Sunday, September 4, 2011

The Wolves of Mercy Falls

The Wolves of Mercy Falls: Shiver, Linger, Forever
Maggie Stiefvater

Many stories are good.  Some are even excellent.  A few, a very few, are the kind of stories that take you outside of yourself for a while and set up residence inside your head while you're away.  Reading these, time stops and the world disappears, and when you turn the last page and close the book it's almost a surprise to find that the world is still there, still turning just the way it was before.  These are the kind of stories that make sifting through piles of average sameness worthwhile, the ones that make you laugh out loud, gasp, cry, the ones you can't read in public for the emotions that flicker across your face.  I don't know what it is that sets these stories apart from the rest; I think if anyone did, there would be a lot more spectacular tales out there.  I do know that for me, the Wolves of Mercy Falls is one of those stories.  

I was planning to make this a review of Forever, the third book in the trilogy, but this is one of those times where it's extremely difficult for me to separate books when in my head they're a single story, probably because of the whole time-stopping, climbing-into-your-brain thing.  For the same reason, I'm skipping a summary and only saying that the wolves of Mercy Falls aren't like any other werewolves you've ever seen.  Maggie Stiefvater creates a thrilling, unique world of bitten humans who change to wolves when the temperature drops (though it turns out there's a little more to it than that).  Her characters come alive in blue, green, red words on a page, each distinct and real.  Their concerns, hopes, fears, loves are more than words; they wind around you until you're caught, without regret, in the tangle of their tale.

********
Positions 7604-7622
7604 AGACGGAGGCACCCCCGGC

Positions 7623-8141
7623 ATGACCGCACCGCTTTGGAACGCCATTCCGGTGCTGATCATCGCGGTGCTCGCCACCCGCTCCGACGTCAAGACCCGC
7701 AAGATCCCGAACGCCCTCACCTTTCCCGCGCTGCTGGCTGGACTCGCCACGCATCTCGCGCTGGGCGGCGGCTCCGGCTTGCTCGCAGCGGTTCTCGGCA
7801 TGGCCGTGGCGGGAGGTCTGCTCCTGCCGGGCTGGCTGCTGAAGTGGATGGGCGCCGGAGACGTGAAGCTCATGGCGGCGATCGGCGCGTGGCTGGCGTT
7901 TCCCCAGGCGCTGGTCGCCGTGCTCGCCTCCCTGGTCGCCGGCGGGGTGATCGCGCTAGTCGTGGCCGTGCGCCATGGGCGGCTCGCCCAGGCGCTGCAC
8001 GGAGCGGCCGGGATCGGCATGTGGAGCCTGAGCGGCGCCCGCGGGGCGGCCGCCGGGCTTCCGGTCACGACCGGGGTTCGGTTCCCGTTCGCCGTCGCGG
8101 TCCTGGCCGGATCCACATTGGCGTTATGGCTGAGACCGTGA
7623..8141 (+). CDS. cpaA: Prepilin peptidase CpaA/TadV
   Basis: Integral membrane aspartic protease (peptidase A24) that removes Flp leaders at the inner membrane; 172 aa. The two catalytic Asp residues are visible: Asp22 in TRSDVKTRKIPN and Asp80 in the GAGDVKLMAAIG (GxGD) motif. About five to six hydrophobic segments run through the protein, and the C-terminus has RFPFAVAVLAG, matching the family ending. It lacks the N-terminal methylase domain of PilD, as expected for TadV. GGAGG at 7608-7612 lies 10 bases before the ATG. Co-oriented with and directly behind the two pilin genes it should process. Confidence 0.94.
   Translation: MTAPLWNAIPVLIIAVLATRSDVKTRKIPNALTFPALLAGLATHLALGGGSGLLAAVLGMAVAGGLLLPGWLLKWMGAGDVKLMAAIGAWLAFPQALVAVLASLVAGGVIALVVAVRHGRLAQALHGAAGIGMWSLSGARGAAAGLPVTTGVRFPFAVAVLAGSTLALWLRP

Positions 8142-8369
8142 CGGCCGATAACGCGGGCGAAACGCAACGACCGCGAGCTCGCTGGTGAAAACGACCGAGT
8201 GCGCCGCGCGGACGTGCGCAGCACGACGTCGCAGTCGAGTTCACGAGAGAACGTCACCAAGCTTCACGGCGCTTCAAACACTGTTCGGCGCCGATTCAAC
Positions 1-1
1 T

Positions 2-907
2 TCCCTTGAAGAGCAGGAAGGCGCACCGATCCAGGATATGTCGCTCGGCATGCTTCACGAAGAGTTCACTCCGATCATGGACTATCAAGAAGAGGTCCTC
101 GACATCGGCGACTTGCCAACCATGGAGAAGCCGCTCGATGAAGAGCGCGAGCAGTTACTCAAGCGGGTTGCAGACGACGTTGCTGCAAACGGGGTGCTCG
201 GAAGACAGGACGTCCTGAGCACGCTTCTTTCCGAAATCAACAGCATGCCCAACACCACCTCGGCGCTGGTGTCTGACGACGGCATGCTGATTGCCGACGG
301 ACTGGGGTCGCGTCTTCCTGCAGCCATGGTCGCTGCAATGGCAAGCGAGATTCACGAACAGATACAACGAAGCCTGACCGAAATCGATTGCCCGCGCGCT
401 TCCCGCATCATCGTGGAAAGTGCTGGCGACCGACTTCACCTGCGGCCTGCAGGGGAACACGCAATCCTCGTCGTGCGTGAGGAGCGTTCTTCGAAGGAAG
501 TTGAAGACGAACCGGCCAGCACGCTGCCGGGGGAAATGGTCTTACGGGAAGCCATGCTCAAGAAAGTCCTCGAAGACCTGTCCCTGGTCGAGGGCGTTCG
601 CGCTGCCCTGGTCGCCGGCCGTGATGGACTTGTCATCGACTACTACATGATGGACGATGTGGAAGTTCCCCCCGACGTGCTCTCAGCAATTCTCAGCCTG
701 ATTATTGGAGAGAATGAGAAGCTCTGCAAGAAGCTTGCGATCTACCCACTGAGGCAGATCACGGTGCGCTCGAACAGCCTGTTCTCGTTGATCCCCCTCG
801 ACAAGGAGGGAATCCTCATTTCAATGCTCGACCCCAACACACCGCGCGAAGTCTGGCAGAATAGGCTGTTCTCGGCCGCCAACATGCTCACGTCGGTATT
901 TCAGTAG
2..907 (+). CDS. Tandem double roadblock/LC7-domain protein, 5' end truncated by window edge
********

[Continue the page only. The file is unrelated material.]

These stories are the reason I hold back five-star (or rather, cupcake) ratings even when I think a book is really very good.  I've only read a handful of stories that startle with their shining*, but this is one of them.  This is what it means to be a five-star book.

Characters: 5 cupcakes
Plot: 5 cupcakes
Style: 5 cupcakes
Overall: 12 million cupcakes (not really.  Really it's five cupcakes.  But seriously, go out and read it.)

*It's from "To Juan at the Winter Solstice" by Robert Graves, one of the few poems I actually know.

1 comment:

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